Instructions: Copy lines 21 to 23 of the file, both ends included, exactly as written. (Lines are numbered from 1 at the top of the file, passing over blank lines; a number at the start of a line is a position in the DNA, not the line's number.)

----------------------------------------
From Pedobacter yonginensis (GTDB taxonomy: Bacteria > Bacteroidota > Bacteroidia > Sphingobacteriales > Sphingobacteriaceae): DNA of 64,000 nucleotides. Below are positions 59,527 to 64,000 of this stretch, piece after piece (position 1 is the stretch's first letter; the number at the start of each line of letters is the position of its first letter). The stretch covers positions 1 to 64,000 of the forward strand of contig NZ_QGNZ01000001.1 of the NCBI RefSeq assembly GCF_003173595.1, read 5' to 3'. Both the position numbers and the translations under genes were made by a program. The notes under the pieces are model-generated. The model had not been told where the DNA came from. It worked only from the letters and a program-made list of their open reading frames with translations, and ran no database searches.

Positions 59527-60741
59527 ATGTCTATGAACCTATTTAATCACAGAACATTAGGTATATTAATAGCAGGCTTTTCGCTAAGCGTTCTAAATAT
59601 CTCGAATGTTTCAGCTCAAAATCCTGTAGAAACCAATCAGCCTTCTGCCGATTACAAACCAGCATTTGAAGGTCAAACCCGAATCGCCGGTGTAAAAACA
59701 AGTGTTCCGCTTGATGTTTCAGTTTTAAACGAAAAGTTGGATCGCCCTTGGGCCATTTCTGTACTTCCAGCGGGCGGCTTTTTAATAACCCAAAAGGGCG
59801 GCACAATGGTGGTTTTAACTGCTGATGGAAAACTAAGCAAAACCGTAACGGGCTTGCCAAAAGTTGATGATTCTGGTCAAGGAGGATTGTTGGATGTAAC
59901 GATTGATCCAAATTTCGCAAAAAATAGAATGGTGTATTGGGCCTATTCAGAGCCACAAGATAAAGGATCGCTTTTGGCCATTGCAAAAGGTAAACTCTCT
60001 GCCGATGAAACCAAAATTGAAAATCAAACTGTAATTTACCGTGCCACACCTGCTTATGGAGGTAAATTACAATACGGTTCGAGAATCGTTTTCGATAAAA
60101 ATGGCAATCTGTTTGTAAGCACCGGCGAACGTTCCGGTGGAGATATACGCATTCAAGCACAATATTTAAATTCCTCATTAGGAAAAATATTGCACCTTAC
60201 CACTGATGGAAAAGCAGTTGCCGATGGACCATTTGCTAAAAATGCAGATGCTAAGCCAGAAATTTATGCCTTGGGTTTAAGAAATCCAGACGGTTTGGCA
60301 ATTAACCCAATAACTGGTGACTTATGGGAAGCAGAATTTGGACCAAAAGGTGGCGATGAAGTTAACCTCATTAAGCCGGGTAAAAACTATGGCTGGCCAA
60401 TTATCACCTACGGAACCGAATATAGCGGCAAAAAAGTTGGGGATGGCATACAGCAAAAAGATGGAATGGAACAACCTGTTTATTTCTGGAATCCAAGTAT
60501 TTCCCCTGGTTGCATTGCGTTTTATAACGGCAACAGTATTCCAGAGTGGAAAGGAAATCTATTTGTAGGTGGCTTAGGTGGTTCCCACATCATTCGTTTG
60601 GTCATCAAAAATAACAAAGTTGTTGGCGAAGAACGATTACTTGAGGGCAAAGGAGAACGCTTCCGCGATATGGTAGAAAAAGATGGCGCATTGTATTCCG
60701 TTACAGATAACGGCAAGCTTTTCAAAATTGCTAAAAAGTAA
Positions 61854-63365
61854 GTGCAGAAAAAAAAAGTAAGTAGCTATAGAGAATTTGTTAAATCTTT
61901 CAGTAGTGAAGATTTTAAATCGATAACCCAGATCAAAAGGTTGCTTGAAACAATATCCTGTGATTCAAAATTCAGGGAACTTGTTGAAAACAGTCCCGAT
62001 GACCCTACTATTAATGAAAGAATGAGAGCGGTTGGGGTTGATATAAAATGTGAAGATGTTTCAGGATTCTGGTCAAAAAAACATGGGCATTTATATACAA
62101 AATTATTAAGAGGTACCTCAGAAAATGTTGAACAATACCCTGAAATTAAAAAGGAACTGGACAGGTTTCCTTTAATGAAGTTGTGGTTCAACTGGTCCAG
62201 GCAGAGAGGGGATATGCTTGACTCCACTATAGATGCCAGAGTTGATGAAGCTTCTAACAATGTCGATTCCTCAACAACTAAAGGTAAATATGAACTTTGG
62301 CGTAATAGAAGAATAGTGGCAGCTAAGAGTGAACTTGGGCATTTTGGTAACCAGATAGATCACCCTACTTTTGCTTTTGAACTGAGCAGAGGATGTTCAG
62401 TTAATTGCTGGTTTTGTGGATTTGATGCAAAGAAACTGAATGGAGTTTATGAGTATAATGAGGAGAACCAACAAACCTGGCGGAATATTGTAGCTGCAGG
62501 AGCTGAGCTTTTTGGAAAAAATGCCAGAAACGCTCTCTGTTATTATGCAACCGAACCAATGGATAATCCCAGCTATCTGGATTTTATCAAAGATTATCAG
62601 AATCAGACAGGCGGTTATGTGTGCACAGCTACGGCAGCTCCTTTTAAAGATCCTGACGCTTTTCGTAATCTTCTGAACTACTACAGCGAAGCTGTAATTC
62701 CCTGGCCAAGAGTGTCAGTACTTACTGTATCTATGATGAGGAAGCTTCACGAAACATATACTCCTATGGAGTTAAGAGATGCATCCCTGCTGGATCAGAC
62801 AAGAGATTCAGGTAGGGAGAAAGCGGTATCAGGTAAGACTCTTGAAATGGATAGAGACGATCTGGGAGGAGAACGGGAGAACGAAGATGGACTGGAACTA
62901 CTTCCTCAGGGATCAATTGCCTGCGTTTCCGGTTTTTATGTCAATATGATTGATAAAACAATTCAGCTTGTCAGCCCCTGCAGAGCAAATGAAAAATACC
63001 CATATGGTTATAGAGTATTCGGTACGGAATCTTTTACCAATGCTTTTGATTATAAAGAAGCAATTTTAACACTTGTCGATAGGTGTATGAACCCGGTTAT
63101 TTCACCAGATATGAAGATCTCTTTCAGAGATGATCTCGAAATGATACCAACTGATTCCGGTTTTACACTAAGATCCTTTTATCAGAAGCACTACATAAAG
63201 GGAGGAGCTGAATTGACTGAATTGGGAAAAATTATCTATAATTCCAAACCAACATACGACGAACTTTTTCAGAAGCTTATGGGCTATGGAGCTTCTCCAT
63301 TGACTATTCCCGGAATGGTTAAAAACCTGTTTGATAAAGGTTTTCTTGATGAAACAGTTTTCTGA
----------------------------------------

62201 GCAGAGAGGGGATATGCTTGACTCCACTATAGATGCCAGAGTTGATGAAGCTTCTAACAATGTCGATTCCTCAACAACTAAAGGTAAATATGAACTTTGG
62301 CGTAATAGAAGAATAGTGGCAGCTAAGAGTGAACTTGGGCATTTTGGTAACCAGATAGATCACCCTACTTTTGCTTTTGAACTGAGCAGAGGATGTTCAG
62401 TTAATTGCTGGTTTTGTGGATTTGATGCAAAGAAACTGAATGGAGTTTATGAGTATAATGAGGAGAACCAACAAACCTGGCGGAATATTGTAGCTGCAGG